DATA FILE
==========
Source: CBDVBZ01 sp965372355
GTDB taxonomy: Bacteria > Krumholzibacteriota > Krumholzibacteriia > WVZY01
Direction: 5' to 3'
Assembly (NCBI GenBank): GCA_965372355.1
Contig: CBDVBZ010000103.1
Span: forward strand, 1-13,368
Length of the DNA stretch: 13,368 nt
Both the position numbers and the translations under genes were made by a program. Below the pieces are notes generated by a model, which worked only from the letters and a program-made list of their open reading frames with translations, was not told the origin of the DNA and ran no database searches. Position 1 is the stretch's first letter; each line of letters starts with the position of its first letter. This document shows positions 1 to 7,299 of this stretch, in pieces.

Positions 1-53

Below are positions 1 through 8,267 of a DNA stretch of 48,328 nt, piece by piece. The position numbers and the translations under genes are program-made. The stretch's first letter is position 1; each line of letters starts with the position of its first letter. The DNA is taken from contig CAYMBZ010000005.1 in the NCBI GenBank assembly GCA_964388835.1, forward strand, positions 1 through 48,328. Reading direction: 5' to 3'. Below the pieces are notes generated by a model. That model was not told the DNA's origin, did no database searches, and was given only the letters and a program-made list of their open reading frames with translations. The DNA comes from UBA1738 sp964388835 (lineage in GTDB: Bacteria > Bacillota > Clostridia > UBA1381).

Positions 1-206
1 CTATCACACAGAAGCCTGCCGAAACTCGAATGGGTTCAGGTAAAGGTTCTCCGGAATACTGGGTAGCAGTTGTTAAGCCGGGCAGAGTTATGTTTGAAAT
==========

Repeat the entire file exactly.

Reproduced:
Source: CBDVBZ01 sp965372355
GTDB taxonomy: Bacteria > Krumholzibacteriota > Krumholzibacteriia > WVZY01
Direction: 5' to 3'
Assembly (NCBI GenBank): GCA_965372355.1
Contig: CBDVBZ010000103.1
Span: forward strand, 1-13,368
Length of the DNA stretch: 13,368 nt
Both the position numbers and the translations under genes were made by a program. Below the pieces are notes generated by a model, which worked only from the letters and a program-made list of their open reading frames with translations, was not told the origin of the DNA and ran no database searches. Position 1 is the stretch's first letter; each line of letters starts with the position of its first letter. This document shows positions 1 to 7,299 of this stretch, in pieces.

Positions 1-53

Below are positions 1 through 8,267 of a DNA stretch of 48,328 nt, piece by piece. The position numbers and the translations under genes are program-made. The stretch's first letter is position 1; each line of letters starts with the position of its first letter. The DNA is taken from contig CAYMBZ010000005.1 in the NCBI GenBank assembly GCA_964388835.1, forward strand, positions 1 through 48,328. Reading direction: 5' to 3'. Below the pieces are notes generated by a model. That model was not told the DNA's origin, did no database searches, and was given only the letters and a program-made list of their open reading frames with translations. The DNA comes from UBA1738 sp964388835 (lineage in GTDB: Bacteria > Bacillota > Clostridia > UBA1381).

Positions 1-206
1 CTATCACACAGAAGCCTGCCGAAACTCGAATGGGTTCAGGTAAAGGTTCTCCGGAATACTGGGTAGCAGTTGTTAAGCCGGGCAGAGTTATGTTTGAAAT